AV Integrated - Theater, whole house audio, and technology installation in the Washington DC metro area.
AV_Integrated is offline  
post #7 of 14 Old 11-04-2013, 09:55 AM
AVS Special Member
 
Colm's Avatar
 
Join Date: Aug 2002
Posts: 4,652
Mentioned: 0 Post(s)
Tagged: 0 Thread(s)
Quoted: 0 Post(s)
Liked: 87
Quote:
Originally Posted by AV_Integrated View Post

It doesn't exist.
Sure about that? IIRC Gefen has something that will do the job. Of course, it is expensive.
Colm is offline  
post #8 of 14 Old 11-04-2013, 11:09 AM
AVS Special Member
 
AV_Integrated's Avatar
 
Join Date: Jun 2005
Location: Northern, VA - Washington, DC
Posts: 2,801
Mentioned: 1 Post(s)
Tagged: 0 Thread(s)
Quoted: 87 Post(s)
Liked: 253
Quote:
Originally Posted by Colm View Post

Sure about that? IIRC Gefen has something that will do the job. Of course, it is expensive.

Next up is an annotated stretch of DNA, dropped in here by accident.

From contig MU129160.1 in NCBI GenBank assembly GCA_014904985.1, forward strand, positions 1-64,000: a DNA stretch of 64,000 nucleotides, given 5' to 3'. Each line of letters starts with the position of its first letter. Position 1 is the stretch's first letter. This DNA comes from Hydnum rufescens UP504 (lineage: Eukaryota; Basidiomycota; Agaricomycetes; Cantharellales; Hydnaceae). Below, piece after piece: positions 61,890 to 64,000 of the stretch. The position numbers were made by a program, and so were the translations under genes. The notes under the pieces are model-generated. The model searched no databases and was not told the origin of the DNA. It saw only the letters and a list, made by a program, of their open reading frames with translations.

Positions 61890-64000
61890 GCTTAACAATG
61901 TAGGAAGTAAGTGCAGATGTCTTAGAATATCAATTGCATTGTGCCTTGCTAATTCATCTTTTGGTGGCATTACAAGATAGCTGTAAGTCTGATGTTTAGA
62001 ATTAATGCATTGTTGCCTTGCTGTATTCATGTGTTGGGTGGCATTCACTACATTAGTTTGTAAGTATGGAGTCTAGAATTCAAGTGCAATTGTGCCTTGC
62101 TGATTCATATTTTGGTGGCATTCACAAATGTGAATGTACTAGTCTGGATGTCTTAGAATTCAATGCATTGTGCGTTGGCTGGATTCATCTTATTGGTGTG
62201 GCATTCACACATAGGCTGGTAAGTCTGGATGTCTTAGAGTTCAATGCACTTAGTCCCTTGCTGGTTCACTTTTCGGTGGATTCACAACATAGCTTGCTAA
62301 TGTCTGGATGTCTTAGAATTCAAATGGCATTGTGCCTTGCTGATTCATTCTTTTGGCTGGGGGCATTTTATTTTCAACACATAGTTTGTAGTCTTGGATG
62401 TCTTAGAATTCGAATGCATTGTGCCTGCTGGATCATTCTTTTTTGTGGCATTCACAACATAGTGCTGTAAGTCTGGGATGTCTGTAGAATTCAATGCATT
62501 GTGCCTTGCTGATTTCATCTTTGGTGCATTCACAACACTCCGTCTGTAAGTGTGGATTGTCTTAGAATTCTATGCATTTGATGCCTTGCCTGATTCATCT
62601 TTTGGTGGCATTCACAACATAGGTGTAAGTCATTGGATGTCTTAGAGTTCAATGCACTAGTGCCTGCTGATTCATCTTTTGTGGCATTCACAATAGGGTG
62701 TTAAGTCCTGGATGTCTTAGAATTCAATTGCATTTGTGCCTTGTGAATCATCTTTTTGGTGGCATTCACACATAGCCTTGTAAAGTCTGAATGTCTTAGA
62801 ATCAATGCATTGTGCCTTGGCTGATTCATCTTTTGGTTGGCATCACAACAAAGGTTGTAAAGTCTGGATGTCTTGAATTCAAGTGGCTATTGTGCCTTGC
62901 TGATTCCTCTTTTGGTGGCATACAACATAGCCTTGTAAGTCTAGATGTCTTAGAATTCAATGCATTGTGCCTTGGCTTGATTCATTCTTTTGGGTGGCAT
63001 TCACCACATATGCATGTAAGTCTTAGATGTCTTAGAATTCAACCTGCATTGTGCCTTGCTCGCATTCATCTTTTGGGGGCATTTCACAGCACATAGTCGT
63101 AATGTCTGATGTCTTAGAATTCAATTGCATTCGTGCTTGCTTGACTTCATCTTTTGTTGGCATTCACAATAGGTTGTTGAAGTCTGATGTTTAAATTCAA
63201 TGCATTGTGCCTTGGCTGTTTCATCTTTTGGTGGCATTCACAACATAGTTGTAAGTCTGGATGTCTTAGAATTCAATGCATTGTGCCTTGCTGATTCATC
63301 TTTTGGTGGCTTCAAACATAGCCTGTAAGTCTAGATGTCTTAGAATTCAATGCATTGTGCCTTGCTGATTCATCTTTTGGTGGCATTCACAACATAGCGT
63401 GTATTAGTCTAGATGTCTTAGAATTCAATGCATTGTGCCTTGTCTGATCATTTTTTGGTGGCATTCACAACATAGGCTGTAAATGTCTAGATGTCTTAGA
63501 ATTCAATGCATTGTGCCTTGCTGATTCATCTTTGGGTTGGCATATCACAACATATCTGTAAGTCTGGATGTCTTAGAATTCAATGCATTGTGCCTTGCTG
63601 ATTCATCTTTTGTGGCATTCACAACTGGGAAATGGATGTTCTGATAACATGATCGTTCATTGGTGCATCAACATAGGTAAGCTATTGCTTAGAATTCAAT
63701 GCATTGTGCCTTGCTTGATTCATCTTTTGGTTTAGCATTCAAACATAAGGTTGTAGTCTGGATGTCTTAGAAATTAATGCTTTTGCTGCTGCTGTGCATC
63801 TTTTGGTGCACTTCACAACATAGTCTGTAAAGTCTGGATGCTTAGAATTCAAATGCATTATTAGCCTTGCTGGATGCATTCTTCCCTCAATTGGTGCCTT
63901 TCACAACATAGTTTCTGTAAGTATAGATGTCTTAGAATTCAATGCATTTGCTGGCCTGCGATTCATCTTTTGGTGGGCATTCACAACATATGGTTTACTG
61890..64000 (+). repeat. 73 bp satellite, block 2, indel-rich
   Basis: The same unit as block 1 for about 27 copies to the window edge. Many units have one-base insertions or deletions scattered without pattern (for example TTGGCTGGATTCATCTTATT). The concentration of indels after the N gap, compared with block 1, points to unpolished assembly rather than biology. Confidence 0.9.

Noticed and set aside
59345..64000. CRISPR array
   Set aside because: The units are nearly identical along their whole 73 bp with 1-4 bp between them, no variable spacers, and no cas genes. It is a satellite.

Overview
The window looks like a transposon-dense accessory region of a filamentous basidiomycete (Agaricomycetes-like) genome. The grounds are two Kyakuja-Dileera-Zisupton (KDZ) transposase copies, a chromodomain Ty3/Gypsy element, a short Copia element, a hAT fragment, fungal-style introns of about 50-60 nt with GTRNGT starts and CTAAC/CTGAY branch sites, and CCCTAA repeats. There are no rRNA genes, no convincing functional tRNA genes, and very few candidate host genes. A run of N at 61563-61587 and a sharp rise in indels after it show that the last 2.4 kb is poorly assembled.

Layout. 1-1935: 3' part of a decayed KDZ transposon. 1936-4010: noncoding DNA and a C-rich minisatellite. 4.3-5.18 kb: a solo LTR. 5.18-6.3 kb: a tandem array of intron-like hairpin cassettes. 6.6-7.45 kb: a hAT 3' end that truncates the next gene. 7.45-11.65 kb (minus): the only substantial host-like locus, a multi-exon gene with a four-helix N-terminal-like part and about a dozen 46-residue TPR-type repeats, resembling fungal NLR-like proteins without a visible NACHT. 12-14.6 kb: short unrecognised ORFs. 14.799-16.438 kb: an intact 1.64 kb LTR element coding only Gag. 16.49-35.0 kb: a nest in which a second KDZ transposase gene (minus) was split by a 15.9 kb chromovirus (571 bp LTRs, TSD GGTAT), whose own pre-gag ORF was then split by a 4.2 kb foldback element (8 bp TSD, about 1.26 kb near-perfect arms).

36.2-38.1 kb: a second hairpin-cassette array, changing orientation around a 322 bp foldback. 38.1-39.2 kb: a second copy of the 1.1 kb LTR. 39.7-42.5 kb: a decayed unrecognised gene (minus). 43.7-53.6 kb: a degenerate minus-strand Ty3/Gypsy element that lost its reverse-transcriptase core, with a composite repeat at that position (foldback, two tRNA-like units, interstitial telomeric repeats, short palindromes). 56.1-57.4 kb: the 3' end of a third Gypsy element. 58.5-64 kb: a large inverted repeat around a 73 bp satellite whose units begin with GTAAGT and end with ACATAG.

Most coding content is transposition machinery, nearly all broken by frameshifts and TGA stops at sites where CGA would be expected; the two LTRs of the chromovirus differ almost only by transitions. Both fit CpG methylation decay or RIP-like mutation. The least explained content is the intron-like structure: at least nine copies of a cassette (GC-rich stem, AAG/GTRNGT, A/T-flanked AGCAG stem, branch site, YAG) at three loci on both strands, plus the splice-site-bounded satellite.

Pretty sure about it. Always a changing world out there, but this is one I haven't heard of or seen yet.

This kind of is it, but doesn't handle HD audio DSP...

http://www.gefen.com/kvm/gtv-auddec.jsp?prod_id=8202

It kills me as a complete A/V receiver which does handle pretty much any flavor of HD and standard surround audio can be had for just a few hundred bucks with amplification built in, but receivers don't do in-line HDMI audio conversion.

AV Integrated - Theater, whole house audio, and technology installation in the Washington DC metro area.
AV_Integrated is offline  
post #9 of 14 Old 11-04-2013, 02:35 PM
AVS Special Member
 
budwich's Avatar
 
Join Date: Dec 2002
Location: Kanata, Ontario, Canada
Posts: 1,321
Mentioned: 0 Post(s)
Tagged: 0 Thread(s)
Quoted: 0 Post(s)
Liked: 21
Hey Chris...